Repeater is a set of craps side bets I noticed at the Suncoast casino in Las Vegas on April 6, 2015. The idea is that the player must roll a given number a specified number of times before a seven. For bets on 2 to 6, the player must roll that total the same number of times as the total itself. For example, for the bet on the number five to win, the shooter must roll 5 fives before a seven. For totals of 8 to 12, the player must roll the total 14 less whatever the total is. For example, on a total of 11, the player must roll an eleven 1411=3 times before a seven.
The following is what each specific bet pays: 2: 40 for 1
 3: 50 for 1
 4: 65 for 1
 5: 80 for 1
 6: 90 for 1
 8: 90 for 1
 9: 80 for 1
 10: 65 for 1
 11: 50 for 1
 12: 40 for 1
The following table shows the probability of winning and house edge of each bet.
Repeater — Suncoast Rules
Bet  Pays (for 1) 
Probability  House Edge 

2  40  0.020408  0.183673 
3  50  0.015625  0.218750 
4  65  0.012346  0.197531 
5  80  0.010240  0.180800 
6  90  0.008820  0.206209 
8  90  0.008820  0.206209 
9  80  0.010240  0.180800 
10  65  0.012346  0.197531 
11  50  0.015625  0.218750 
12  40  0.020408  0.183673 
It should be noted that the player can achieve the same thing by parlaying place/buy bets. Here is the same chart for the better of place and buy bets. This assumes a buy bet on the 4 with commission on a win only (effective odds of 59 for 20), place bet on the 5 paying 7 to 5, and place bet on the 6 paying 7 to 6.
Place/Buy Parlay Strategy
Bet  Pays (for 1) 
Probability  House Edge 

4  75.73  0.012346  0.065018 
5  79.63  0.010240  0.184627 
6  103.46  0.008820  0.087534 
Note how the house edge is lower on the 4 and 6 making place/buy bets, but greater on the 5.
According to the patent application for the Repeater Bets there are some other variants, as follows:
 Variant 1: Come out rolls don't count. In this version, the player can only lose on a "seven out" but any numbers rolled on a come out roll don't help either. The patent application doesn't specifically say that other numbers on a come out roll don't help, but it is implied by saying that the casino may choose to let the player turn the repeater bets on and off on a come out roll. Why would any player turn them off if the player could only advance on a come out roll and not lose?
 Variant 2: The player may also bet on a 8, 9, 10, 11, or 12. The win and number of rolls required are the same as the mirror image number below seven. For example, a player must roll 6 eights on the eight bet, which pays 90 for 1.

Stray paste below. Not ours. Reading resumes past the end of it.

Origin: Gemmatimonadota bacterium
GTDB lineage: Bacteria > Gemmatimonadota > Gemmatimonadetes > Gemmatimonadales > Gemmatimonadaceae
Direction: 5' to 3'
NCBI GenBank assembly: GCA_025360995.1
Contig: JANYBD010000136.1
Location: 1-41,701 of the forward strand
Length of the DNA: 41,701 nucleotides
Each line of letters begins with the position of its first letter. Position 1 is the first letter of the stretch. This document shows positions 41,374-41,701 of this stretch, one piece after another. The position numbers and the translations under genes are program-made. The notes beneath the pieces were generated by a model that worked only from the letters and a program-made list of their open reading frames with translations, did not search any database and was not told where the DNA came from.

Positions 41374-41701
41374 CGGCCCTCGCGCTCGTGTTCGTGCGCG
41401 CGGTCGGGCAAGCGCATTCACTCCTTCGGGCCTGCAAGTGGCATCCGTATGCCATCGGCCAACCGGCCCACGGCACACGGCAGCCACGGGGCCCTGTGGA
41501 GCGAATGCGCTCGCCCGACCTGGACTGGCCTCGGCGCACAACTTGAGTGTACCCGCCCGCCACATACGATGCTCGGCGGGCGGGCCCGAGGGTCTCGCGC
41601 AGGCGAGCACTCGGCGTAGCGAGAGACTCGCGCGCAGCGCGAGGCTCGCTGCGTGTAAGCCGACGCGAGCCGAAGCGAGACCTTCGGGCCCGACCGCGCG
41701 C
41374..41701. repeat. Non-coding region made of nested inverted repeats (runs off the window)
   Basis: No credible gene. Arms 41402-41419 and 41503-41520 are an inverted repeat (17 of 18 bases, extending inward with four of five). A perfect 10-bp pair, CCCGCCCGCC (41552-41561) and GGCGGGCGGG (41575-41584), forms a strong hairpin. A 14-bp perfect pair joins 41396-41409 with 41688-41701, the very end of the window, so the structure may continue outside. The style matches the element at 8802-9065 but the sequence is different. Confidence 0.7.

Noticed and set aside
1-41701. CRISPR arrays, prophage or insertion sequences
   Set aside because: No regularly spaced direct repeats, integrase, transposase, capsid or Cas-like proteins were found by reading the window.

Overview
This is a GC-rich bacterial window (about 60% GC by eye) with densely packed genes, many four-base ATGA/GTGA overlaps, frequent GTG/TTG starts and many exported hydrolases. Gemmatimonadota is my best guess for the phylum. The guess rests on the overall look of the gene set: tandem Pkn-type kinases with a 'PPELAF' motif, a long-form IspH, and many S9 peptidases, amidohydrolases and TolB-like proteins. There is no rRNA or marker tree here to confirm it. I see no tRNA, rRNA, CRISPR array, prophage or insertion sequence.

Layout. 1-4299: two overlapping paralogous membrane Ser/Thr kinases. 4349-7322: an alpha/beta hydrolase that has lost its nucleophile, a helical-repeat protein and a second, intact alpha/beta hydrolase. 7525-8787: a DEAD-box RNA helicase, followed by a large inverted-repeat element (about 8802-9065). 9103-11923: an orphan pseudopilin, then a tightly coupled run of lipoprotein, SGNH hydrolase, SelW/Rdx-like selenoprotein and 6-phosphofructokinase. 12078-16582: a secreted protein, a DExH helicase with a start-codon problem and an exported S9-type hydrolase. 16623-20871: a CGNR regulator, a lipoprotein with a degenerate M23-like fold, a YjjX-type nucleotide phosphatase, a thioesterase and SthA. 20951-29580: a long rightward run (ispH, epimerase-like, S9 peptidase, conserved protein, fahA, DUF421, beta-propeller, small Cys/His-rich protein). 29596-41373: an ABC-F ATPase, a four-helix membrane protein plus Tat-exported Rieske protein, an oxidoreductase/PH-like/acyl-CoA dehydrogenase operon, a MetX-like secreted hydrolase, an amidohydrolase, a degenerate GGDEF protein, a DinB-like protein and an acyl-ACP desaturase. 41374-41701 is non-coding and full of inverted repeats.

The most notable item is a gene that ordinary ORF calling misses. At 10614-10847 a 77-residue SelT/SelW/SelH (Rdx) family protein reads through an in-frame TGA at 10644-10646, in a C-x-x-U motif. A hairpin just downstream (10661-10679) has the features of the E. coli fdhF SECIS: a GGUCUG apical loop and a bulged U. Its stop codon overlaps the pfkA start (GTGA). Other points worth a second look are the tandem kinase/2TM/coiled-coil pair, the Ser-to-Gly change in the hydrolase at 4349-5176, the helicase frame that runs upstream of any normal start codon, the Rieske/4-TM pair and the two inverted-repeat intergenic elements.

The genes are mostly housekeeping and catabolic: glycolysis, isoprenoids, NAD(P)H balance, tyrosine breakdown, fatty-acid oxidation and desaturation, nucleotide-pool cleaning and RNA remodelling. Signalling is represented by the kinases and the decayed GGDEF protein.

Variant 3: The player may also bet on a 8, 9, 10, 11, or 12. However, unlike variant 2, the player must still achieve the given number that many times to win. For example, for a bet on eight, the shooter must roll 8 eights before a seven to win. The odds under this variant are shown below.
Repeater — "Variant 3" rules
Bet  Pays (for 1) 
Probability  House Edge 

2  40  0.020408163265  0.183673 
3  50  0.015625000000  0.218750 
4  65  0.012345679012  0.197531 
5  80  0.010240000000  0.180800 
6  90  0.008819905157  0.206209 
8  400  0.001822294454  0.271082 
9  2,500  0.000262144000  0.344640 
10  25,000  0.000016935088  0.576623 
11  100,000  0.000000238419  0.976158 
12  50,000,000  0.000000000072  0.996388 
Under 7, Over 7
The over and under 7 are a pair of side bets I noticed at the New York, New York on January 6, 2017. You can find them where the Big 6 and 8 bets used to be. Both bets pay even money bets and win if the next roll is over/under a 7. So, a total of 7 causes both to lose. The probability of winning is 15/36=41.67% and the house edge is 16.67% (ouch!).
Internal Links
 How the house edge for each bet is derived, in brief.
 The house edge of all the major bets on both a perbet made and perroll basis
 Dice Control Experiments. The results of two experiments on skillful dice throwing.
 Dice Control Advantage. The player advantage, assuming he can influence the dice.
 Craps variants. Alternative rules and bets such as the Fire Bet, Crapless Craps, and Card Craps.
 California craps. How craps is played in California using playing cards.
 Play Craps. Craps game using cards at the Viejas casino in San Diego.
 Number of Rolls Table. Probability of a shooter lasting 1 to 200 rolls before a sevenout.
 Ask the Wizard. See craps questions I've answered about:
 Simple Craps game. My simple Java craps game.
External Links
 Las Vegas craps survey — The max odds bet allowed at each casino.
Written by: Michael Shackleford